Introduction: Hypoglycaemia is a well recognised side effect of insulin and sulphonyurea therapy in the treatment of, patients with diabetes mellitus. Methods: We performed a retrospective analysis of patients who developed severe hypoglycaemia in Hull and, East Yorkshire, United Kingdom over a 4-month period to assess the different therapies that contribute the most to the problem and the patient groups who are at greatest risk. Results: Of the 75 patients with diabetes mellitus who developed severe hypoglycaemia, 61 (80%) were taking, insulin, 5 in combination with metformin. Ten (13%) patients were taking SU therapy; 5 in, combination with metformin, 2 in combination with a thiazolidinedione and 1 in combination with, insulin. When the SU-treated and non-SU treated groups were compared, patients taking SU therapy were, significantly older and had significantly lower HbA1c levels. Conclusions: All patients taking SU and insulin treatment are potentially at risk of developing hypoglycaemia. Our, analysis shows that almost 15% of patients in our region who suffered from severe hypoglycaemia, were on SU therapy. Patients in this group were older and had lower levels of HbA1c. Whilst national HbA1c targets may be useful for clinicians to define glycaemic targets for their, population, this has to be tempered by what is in the best interests of the patient and not what is, dictated by the Quality and Outcomes Framework. Possible alternatives to SU therapy should be, considered especially if hypoglycaemia is a concern.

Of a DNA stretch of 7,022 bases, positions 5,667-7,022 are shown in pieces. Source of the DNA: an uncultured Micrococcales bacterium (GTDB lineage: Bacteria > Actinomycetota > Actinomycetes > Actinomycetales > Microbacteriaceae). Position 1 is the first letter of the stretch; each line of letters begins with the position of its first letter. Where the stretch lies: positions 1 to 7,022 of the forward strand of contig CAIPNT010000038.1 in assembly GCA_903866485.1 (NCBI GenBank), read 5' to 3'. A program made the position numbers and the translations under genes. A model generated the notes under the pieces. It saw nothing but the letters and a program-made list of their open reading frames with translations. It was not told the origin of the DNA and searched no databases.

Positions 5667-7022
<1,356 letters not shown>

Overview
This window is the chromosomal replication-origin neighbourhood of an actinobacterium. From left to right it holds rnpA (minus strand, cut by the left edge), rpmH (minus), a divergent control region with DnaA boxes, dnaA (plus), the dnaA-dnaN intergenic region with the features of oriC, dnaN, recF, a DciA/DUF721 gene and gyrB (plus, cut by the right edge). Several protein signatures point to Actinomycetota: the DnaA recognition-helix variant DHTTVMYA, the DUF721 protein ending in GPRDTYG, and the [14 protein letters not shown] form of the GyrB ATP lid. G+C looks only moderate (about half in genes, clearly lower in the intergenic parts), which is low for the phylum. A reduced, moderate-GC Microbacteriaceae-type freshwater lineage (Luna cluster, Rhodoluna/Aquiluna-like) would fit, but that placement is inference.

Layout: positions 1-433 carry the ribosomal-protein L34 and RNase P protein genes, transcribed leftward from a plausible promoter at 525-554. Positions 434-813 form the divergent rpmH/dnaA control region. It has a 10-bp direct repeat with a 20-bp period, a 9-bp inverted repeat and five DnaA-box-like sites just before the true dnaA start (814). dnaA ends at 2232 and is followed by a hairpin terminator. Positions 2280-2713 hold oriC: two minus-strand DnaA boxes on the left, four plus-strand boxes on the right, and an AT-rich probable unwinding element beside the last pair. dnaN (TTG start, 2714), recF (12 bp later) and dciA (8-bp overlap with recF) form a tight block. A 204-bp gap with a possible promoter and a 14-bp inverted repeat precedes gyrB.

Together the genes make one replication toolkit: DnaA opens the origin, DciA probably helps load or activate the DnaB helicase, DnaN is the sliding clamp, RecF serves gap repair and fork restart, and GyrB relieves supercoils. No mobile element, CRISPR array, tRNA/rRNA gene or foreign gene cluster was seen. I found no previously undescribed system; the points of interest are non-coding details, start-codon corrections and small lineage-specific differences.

ASJC Scopus subject areas
- Internal Medicine
- Endocrinology, Diabetes and Metabolism
- Nutrition and Dietetics